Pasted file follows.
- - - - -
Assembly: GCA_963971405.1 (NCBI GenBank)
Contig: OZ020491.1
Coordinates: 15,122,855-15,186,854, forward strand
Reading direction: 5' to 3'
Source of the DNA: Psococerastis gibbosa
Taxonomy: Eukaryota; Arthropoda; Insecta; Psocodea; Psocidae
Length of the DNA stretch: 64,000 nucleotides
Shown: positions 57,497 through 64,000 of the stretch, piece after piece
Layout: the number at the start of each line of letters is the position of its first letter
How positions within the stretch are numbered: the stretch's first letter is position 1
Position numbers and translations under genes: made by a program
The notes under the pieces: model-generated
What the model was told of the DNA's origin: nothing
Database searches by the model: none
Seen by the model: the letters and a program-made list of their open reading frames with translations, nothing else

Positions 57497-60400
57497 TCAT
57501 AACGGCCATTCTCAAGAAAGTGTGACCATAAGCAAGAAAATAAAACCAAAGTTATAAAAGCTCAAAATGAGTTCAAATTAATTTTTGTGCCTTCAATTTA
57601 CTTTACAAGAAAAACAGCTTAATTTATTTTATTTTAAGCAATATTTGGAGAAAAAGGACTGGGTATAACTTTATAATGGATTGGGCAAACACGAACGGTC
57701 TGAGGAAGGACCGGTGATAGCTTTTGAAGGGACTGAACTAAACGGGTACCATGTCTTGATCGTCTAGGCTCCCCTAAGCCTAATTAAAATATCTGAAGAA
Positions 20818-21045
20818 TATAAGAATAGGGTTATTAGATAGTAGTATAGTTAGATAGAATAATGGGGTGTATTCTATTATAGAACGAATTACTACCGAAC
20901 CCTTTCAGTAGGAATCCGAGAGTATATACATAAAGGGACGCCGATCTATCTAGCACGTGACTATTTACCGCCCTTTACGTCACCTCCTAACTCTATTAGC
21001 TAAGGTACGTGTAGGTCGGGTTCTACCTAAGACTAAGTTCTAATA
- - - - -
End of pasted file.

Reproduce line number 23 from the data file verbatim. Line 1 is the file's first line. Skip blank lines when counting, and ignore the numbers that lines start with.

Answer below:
20901 CCTTTCAGTAGGAATCCGAGAGTATATACATAAAGGGACGCCGATCTATCTAGCACGTGACTATTTACCGCCCTTTACGTCACCTCCTAACTCTATTAGC